NY Court of Appeals Rejects Constitutional Challenge to Daily Fantasy Sports Law, Reversing Lower Court Rulings

White and Williams LLP

On March 22, 2022, the New York Court of Appeals held that the historical prohibition on “gambling” in Article I, §9 of the New York Constitution does not encompass skill-based competitions like daily fantasy sports (DFS) contests, in which participants who exercise substantial influence over the outcome are awarded pre-determined fixed prizes by a neutral operator. (See White, et. al. v. Cuomo, et al., 2022 NY Slip Op. 01954 (March 22, 2022)). In so holding, the court upheld the 2016 state law explicitly authorizing and regulating DFS contests, and reversed the 2018 and 2020 lower court decisions, which held DFS contests qualify as “gambling” under the New York Constitution and could therefore only be legalized through a constitutional amendment.

Article I, §9 of the New York Constitution expressly prohibits any “lottery or the sale of lottery tickets, pool-selling, book-making, or any other kind of gambling” that is not explicitly authorized therein. In its ruling, the court finds that the term “gambling,” as used in the state constitution, was intended to cover “games of chance,” i.e., games in which chance is the “dominating element that determines the result of the game.” (Id. at 15). DFS contests are not “games of chance,” the court reasoned, because outcomes are predominantly based upon skill, with participants “draw[ing] upon their knowledge of the relevant sport, player performance and histories, offensive and defensive strengths of players and teams, coaching strategies,…statistics…and the fantasy scoring system in order to exercise considerable judgment in selecting players in their roster.” (Id. at 17-18).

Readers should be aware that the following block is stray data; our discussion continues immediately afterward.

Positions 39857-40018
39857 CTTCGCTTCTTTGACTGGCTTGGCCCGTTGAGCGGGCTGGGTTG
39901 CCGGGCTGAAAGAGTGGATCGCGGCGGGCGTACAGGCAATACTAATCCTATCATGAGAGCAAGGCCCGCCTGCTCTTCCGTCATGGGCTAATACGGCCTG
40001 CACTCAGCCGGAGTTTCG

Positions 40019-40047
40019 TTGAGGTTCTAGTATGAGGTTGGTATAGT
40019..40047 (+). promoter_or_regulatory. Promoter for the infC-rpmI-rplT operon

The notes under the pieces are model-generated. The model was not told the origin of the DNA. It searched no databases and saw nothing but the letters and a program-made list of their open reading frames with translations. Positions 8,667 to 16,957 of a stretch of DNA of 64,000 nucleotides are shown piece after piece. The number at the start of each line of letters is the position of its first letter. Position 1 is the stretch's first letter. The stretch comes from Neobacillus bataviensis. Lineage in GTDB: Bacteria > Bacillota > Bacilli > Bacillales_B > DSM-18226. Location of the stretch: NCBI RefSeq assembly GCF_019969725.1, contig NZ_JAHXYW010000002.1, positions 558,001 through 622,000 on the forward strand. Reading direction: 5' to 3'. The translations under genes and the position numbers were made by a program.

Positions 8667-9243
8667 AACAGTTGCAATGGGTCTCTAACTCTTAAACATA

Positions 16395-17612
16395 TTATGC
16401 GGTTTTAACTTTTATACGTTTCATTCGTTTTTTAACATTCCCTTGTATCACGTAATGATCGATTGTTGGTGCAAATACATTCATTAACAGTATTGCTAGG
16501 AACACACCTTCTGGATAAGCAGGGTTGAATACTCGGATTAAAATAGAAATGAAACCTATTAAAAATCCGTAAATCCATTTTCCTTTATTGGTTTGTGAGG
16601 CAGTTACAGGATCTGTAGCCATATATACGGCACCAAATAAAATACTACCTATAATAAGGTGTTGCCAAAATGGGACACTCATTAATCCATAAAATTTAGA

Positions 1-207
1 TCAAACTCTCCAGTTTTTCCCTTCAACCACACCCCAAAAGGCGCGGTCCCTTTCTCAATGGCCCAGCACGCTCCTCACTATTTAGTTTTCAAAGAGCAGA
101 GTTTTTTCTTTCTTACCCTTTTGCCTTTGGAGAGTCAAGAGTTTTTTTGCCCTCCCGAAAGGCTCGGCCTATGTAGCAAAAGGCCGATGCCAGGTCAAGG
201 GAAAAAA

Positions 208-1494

Notably, the court also drew a distinction between “permissible contests for prizes,” like DFS contests, and the types of illegal gambling activity the constitutional prohibition was intended to address. (Id. at 19-22). Illegal gambling, the court maintained, “implies gains and losses between the parties by betting”– an element that is “notably lacking” from contests for prizes where “entrance fees are fixed, and pre-determined prizes are awarded by a neutral party whose monetary stake is limited to the payment of the prize.” (Id.)

The lawsuit challenging New York’s DFS law was initiated by then-Governer Andrew Cuomo and the New York State Gaming Commission shortly after the law was enacted in 2016.

Notwithstanding the lawsuit and subsequent lower court rulings, the DFS law has remained in effect without disruption since it was first enacted.

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DISCLAIMER: Because of the generality of this update, the information provided herein may not be applicable in all situations and should not be acted upon without specific legal advice based on particular situations.

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